Last Sunday, toward the end of September 2017, I attended a workshop to learn more about a machine newly available for me to use on my patients. For the past few months I picked up a bit of knowledge from a colleague and some online reading, and found it to be quite revolutionary on tendon injuries and plantar fasciitis in particular that just don’t seem to clear off. In that workshop I of course took notes and listened with great interest so that I could come away and relay some of that to you, the reader. I hope the information explains what ESWT does and how it works clearly, and if any further questions please let me know.
What’s it for?
ESWT is primarily used for tendon issues that have had other methods of rehab and treatment but to no avail. Tennis elbow, Achilles tendinopathy, patellofemoral pain to name a few common occurrences are all the bread and butter for treatments through shockwave. Much research over the last 20 years has been done on ESWT as to how effective it is, and the vast majority show astonishing results. Limited research has been undergone on other areas but through individual clinician experience to whom I’d spoken to at the workshop, there’s some good results with other problems within joints such as frozen shoulder and even arthritis.
How does it work?
ESWT works through sound waves passing through the skin to the point of origin. Kinetic energy is passed through a flat metal piece of equipment which is applied with mild pressure onto the exact location of pain which then converts into an acoustic wave as it passes through tissues. There will be a gel applied to your skin beforehand to bridge the gap between the equipment and your skin; shockwaves travel much further through liquid than they do through air. It also prevents a sharp bee-sting feeling due to the dryness when paired up with the moderate pressure.
ESWT effectively takes a long term injury to a tissue and turns it into an acute injury, which sounds counter productive but when the body sustains a chronic problem it learns to almost accept that the pain will remain there and it will never be fixed. When the transfer into an acute injury is made, the body then responds and prepares to repair as if the injury has only just happened. The process can take a maximum of 12 weeks, but on a session point of view there are only 3 procedures over 3 weeks. This through research has shown the best result. The remainder 9 weeks involve the rehabilitation often given by practitioners but with the extra kick-start from the ESWT will make it 10x more effective. It’s worth noting that 12 weeks may sound excessive, but for those suffering with a problem for nearly a year or more, it wont sound bad at all! It’s also worth noting that 12 weeks is a maximum. The pain can subside within the 3 week programme and in my experience it already has shown that, but the rehabilitation must be stuck with otherwise subsequently the problem can re-emerge.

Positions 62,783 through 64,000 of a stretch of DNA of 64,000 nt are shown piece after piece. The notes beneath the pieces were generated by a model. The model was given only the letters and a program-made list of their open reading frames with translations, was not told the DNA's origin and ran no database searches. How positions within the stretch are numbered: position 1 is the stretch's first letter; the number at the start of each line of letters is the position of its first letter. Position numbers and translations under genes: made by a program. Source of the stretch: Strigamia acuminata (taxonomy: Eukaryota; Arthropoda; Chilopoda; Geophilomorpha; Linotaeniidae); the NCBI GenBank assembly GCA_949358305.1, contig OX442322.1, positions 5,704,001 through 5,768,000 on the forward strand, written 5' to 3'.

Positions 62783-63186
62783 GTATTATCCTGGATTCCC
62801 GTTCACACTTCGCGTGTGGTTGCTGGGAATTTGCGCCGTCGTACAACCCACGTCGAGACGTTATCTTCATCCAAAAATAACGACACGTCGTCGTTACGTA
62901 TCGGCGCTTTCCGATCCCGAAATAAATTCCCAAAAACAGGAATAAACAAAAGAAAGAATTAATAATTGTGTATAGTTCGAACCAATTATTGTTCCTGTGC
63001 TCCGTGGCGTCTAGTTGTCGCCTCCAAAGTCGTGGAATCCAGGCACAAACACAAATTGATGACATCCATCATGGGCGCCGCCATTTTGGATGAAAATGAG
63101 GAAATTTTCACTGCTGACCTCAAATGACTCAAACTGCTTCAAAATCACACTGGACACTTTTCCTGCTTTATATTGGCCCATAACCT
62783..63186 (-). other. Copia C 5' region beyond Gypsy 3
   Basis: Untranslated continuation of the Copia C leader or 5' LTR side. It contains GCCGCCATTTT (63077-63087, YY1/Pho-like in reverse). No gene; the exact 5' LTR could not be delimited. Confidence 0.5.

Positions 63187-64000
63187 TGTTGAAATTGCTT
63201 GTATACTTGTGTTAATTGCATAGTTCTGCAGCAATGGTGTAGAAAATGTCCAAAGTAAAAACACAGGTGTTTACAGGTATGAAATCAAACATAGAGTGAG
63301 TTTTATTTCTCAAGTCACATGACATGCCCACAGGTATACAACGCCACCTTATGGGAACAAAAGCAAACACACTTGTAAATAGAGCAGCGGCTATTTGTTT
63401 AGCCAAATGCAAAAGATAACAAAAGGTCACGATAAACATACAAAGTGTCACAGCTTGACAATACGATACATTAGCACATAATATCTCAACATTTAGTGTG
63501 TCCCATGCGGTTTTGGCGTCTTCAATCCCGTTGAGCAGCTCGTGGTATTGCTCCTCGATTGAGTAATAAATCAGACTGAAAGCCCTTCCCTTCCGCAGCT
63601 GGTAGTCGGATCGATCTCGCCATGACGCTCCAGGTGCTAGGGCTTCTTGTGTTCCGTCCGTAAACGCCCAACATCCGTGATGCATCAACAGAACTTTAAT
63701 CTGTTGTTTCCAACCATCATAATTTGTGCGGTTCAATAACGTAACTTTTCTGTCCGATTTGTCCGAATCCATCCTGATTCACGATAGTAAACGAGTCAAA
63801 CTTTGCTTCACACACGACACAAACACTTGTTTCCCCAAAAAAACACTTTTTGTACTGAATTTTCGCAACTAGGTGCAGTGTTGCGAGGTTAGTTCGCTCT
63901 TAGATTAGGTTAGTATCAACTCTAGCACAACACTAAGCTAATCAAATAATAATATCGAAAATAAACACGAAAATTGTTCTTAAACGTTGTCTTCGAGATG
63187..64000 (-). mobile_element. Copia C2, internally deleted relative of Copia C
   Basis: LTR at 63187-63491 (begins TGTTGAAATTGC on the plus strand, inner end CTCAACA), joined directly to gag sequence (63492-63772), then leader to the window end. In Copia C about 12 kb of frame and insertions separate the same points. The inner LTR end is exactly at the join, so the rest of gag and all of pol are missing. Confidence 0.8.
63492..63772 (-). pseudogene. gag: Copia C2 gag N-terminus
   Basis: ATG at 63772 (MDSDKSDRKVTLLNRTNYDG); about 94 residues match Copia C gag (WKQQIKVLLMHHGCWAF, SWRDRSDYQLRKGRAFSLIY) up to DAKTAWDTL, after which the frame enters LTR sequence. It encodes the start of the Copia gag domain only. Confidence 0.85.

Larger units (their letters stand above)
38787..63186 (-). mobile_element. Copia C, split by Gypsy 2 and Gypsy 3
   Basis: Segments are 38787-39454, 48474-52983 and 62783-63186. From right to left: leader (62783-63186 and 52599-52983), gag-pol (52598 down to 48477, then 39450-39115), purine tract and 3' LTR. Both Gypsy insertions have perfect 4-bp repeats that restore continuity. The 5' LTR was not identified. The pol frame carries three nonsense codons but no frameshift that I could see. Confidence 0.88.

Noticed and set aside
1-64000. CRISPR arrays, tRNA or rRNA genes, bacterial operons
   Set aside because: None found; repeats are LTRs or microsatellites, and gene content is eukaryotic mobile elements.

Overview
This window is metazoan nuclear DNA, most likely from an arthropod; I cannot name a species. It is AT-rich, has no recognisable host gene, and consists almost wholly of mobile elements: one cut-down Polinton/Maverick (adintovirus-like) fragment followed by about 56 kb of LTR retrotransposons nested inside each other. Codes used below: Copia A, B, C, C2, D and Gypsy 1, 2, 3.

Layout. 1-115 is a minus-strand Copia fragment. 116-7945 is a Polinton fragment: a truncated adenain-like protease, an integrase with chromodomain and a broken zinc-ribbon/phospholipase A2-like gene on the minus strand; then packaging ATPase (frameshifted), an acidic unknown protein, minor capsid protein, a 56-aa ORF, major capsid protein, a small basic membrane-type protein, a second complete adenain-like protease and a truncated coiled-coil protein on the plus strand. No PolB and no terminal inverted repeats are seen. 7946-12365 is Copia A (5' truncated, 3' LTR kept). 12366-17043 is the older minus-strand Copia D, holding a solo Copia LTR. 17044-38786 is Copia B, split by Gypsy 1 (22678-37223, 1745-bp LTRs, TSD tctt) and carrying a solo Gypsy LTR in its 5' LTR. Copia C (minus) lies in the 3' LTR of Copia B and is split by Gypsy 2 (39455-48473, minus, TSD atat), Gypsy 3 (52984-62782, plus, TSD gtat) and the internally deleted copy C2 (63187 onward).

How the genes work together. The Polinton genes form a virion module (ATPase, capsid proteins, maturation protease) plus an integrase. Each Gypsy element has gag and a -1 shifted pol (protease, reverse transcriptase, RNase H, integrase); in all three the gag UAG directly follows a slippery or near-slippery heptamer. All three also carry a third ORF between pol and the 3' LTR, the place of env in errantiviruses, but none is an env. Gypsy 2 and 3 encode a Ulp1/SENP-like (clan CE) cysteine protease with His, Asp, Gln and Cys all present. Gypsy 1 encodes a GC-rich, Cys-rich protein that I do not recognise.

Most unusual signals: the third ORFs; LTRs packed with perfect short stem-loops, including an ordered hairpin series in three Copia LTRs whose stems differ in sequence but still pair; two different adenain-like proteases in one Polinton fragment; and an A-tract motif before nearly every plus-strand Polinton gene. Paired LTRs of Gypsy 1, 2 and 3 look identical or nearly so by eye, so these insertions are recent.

Now explaining the procedure you may be thinking ‘that sounds like it would hurt…’ and you would be right, unfortunately when applying the shockwaves, the patients’ tolerance is the baseline. 2500 shocks are administered over a number of minutes and the intensity is adjusted to the maximum tolerance of the patient. Essentially the more the patient can tolerate, the better for the injury in the long term.
Limitations and side-effects
Due to the nature of the procedure, there is a fair list of contra-indications to be aware of and if you were contact a practitioner with an ESWT machine, these will be outlined beforehand. The most common barriers for using it are:
• Recent steroid injections (3 month gap before ESWT can be administered)
• Prescribed anti-inflammatories (2 week gap before ESWT can be administered)
• Under 18 years of age (Can be administered if patient and guardian are aware of the risks and accept them)
• Applying the shockwaves over the lungs and bowel
The side effects are few and far between, and are rare to occur however its always good to be aware. It’s worth noting all side effects are short-term and wont affect the procedures effectiveness.
• Tingling due to nerve routes under the head of the device
• Aching at the site due to the nature of what has been performed
• Redness and bruising at the site also for the same reason that essentially damage is being done, and can lead to some physical evidence of that
With a procedure like ESWT you need to be aware that it will cost more than a normal session with a practitioner, but with a 60-80% rate of success across the board and no other alternative has a long term solution, it’s well worth it. As a patient once said to me “If I walked into a bookies and put down X amount on a 50/50 bet to get rid of my pain, I’d do it twice over.”